A joint undertaking involving the University of Bordeaux, the CNRS and Bordeaux INP (a public body bringing together eight engineering schools in the Nouvelle-Aquitaine region), RealOpt is now home to fifteen or so individuals: eight permanent researchers and occasional support from PhD students and postdoc researchers, all of whom are just as comfortable with mathematical models as they are with algorithmic tools. “It’s in our DNA”, explains François Clautiaux, the new man in charge of the team. “We provide a mix of mathematics and IT. We also act as a bridge between basic research - pure science - and the corporate world.”
From nuclear power plants to local railway lines
RealOpt practise combinatory optimisation, a branch of mathematics where the aim is to optimise the different parameters for a given situation in order to determine the best possible solution. François Clautiaux explains this in more detail: “The choices made by a company are often dictated by a cost - whether financial, legal, social or environmental, such as the rate of CO2 emissions or the quality of service, a measure of satisfaction - that they are keen either to minimise or maximise.
What we want to do is to design an IT program that will enable companies to make the best possible choices.
This provides them with quality solutions, all within a reasonable processing time: there’s no chance of the program taking weeks to deliver a response! ” The team are regularly sought out by manufacturers and SMEs, often for issues relating to vehicle rounds, one of the biggest challenges currently facing optimisation. Indeed, RealOpt are currently achieving some of the best results in this field at a global level. At this moment in time, researchers are working with EDF on programming maintenance stoppages for nuclear power plants and with the SNCF on managing TER (regional railway) lines.
The challenge: to adapt to changing environments
From pen and paper to the computer and from mathematics and algorithms to IT development, there are a number of different steps to modelling. The first involves identifying the decision-making levers specific to each company, their constraints and, as a consequence, their costs. Then comes the process of designing bespoke algorithms. The team’s tool of choice is integer linear programming, which enables them to tackle a high degree of complexity with a significantly reduced margin of error. One of the biggest challenges is finding a way of identifying variables, the external factors that are subject to change. This might be the number of passengers, energy consumption, the development scenario for renewable energy, maximum differences in temperature, etc. “Being able to adapt to changing environments is one of the biggest challenges currently facing optimisation”, stresses François Clautiaux. “This means finding reliable solutions that are resistant to vagaries, i.e. capable of taking uncertainties and variations in parameters into account when making decisions.”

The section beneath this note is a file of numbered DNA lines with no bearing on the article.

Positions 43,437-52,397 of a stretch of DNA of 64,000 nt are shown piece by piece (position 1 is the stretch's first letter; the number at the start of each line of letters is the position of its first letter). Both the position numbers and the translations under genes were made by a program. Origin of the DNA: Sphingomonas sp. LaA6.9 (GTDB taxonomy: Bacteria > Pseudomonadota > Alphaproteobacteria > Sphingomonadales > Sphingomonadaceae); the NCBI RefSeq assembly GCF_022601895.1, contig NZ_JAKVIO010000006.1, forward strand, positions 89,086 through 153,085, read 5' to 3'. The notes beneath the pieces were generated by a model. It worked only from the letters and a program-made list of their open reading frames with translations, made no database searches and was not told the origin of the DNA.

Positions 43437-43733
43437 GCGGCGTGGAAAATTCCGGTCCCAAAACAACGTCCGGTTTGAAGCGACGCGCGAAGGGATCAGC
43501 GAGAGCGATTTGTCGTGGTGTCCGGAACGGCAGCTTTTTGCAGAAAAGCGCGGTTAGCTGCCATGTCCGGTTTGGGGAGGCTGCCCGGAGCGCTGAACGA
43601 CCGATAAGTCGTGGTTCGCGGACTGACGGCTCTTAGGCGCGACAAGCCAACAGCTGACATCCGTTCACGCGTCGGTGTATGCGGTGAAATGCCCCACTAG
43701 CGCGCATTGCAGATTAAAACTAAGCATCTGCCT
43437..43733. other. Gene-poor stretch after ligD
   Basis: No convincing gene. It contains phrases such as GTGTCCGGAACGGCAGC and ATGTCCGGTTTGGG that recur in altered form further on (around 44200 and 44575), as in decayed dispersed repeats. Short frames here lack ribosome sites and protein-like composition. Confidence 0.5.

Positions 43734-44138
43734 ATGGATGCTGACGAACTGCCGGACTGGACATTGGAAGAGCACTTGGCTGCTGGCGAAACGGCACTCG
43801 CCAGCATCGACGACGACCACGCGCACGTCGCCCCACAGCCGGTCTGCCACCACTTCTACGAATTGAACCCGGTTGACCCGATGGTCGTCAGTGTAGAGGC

Stimulating exchanges away from the lab
The Bordeaux-based team play an active role in the vibrant combinatory optimisation community: a sector known for being highly competitive, but which also promotes the sharing of knowledge. The major date on the diary for researchers in the field of mathematical optimisation, ISMP , is a three-yearly international conference that brings together more than 2,000 international experts. The 2018 edition was organised by RealOpt in Bordeaux. “This type of event gives us the opportunity to meet each other, to discover new ideas, to recruit and to set up exchanges, with one of our researchers getting the chance to go to Rio to work on problems relating to delivery rounds.” François Clautiaux was also co-organiser (1) of the second Journée Aquitaine “AI, OR and data science”, held on 7th February: 300 participants from companies operating in the digital sphere and regional research laboratories came to Talence to discuss optimisation, artificial intelligence and machine learning.
(1) With the ROADEF (Société de Recherche Opérationnelle et d'Aide à la Décision Française - the French Society for Operational Research and Decision Support), l'AMIES (Agence pour les Mathématiques en Interaction avec l'Entreprise et la Société - the French Agency for Mathematics in Interaction with Business and Society), Kedge Business School , Bordeaux Data Science and The Data Factory .
François Clautiaux, from Compiègne to Bordeaux
François Clautiaux completed his PhD at the University of Technology of Compiègne and a postdoctorate at the University of Braga (Portugal) before becoming a lecturer at the University of Lille and the Lille Fundamental Computer Science Laboratory, in addition to becoming a member of the Inria team Dolphin. In 2013, he joined the University of Bordeaux as a professor within the Bordeaux Mathematical Institute (IMB - Institut de Mathématiques de Bordeaux) and a member of RealOpt, appointed as head of the team in late 2018. He is also secretary of the French Society for Operational Research and Decision Support (ROADEF).